To be fair, I believe that this last paragraph actually describes the intent of the PMTS progression--and that my description of the grossly skidded twisting parallel turn above is NOT. The so-called PMTS "phantom move" at initiation is a very applicable focus on this tipping (flattening) of the downhill ski to make the complete release that facilitates a parallel initiation. Further, it encourages the "kinetic chain" that, done skillfully, results in the necessary "centripetal position" of the CM for a turn. I do--adamantly--object to actually LIFTING the downhill ski and actively transferring weight to the uphill ski prior to initiation, for reasons that I hope I've made clear above (and elsewhere). (Lifting a ski, balancing on one foot, and so on are great balance exercises--but as pre-requisites for a turn, they cause many problems, as I've described.) SCSA--you have many times quoted your PMTS trainers saying that "lifting is learning, releasing is expert skiing" (or something to that effect). I say, if releasing is (part of) expert skiing--which it is--then what's the point of "lifting" for beginners? It just causes problems!

Without this "lift" move, I find actually very little else to object to about most "direct parallel" teaching progressions--except the misleading focus on parallel itself! As I described (I hope) above, a focus on movements--not on parallel or wedge--will create parallel turns when they are appropriate.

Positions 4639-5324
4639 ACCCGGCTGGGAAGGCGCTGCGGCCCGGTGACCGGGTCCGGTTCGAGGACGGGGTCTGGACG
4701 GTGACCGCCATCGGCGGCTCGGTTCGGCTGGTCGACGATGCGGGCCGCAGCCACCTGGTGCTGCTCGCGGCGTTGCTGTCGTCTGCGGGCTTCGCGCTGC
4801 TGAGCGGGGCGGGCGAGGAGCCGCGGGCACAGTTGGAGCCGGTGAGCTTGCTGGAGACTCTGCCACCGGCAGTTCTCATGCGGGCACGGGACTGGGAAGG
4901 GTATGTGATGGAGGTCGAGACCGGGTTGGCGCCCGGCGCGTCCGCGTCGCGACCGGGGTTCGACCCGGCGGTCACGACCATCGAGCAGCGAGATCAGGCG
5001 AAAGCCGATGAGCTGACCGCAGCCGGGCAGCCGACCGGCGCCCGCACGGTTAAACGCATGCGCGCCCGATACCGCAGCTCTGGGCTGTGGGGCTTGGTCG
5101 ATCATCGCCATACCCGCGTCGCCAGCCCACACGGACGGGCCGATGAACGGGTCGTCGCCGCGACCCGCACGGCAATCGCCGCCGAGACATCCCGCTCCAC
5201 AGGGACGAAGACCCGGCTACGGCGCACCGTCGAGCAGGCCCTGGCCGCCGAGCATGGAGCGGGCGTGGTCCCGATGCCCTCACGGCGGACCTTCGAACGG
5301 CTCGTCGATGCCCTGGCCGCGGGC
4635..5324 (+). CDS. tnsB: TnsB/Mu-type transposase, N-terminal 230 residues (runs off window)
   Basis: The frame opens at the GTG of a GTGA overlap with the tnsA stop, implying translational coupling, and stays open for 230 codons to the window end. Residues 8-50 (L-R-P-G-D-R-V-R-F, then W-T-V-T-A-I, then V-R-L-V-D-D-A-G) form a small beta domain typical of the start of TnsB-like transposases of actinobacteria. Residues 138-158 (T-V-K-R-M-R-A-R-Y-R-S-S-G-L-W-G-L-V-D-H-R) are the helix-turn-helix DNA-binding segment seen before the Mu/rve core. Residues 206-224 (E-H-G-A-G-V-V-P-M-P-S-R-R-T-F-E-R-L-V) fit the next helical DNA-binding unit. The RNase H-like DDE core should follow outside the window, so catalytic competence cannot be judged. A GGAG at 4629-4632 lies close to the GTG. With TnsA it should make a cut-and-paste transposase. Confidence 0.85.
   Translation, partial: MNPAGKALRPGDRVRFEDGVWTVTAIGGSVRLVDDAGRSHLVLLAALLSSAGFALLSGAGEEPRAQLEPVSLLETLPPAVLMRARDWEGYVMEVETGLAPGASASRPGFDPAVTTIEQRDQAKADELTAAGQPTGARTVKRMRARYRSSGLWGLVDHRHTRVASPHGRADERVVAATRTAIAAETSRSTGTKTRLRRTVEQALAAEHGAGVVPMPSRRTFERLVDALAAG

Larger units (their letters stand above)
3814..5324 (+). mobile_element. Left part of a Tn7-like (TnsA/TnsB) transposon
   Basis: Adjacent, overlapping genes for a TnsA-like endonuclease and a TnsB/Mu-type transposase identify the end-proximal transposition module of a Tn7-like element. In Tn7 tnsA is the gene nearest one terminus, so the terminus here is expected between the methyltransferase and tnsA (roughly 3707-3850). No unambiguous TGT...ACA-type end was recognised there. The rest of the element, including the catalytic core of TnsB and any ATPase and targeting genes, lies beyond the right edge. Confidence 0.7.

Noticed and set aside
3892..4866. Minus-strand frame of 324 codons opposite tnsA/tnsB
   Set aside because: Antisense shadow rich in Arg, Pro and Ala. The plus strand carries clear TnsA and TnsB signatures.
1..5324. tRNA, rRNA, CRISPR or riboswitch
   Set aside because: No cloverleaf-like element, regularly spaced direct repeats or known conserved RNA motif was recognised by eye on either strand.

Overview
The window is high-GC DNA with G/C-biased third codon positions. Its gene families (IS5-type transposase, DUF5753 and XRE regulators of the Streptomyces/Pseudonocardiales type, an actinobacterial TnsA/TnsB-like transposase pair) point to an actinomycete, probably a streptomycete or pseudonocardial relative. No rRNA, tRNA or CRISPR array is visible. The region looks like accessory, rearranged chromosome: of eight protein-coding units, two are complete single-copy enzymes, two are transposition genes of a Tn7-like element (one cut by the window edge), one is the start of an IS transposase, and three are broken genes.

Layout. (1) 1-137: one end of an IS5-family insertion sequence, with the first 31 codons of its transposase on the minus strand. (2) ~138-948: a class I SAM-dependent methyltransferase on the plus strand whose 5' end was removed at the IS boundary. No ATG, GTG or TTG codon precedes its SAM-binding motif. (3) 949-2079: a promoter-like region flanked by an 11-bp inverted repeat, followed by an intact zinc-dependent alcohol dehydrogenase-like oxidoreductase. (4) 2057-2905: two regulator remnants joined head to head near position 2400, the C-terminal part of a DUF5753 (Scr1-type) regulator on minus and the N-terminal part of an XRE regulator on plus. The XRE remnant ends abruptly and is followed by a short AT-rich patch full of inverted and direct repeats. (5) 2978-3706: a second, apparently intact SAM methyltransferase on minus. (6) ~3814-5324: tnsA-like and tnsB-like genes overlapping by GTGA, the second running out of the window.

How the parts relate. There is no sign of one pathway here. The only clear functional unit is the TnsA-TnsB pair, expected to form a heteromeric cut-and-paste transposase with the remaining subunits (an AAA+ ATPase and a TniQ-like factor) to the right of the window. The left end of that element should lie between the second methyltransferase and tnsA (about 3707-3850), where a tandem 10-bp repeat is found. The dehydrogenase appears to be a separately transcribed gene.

All right, enough! I have tried very hard here to explain (again) the biomechanical reasons why a wedge may appear in good skiing, even when the skier is offensive, balanced, moving "perfectly," and not trying to make a wedge. The OTHER reason for using a wedge in teaching--the defensive braking function that it makes so easily accessible, and the extra stability that a wider platform makes available, are benefits when they are needed. Yes, they can become detrimental habits, but no more insidiously so, or more necessarily, than any other bad habit (and for my money, far LESS insidiously than the bad habits introduced by an inappropriate focus on parallel turns with weight transfer). There are skiers who SHOULD be taught to avoid the wedge, and who have learned bad "dead end" movements from inept teaching with the wedge--but no more so than those who have learned dead-end movements from inept teaching AVOIDING the wedge.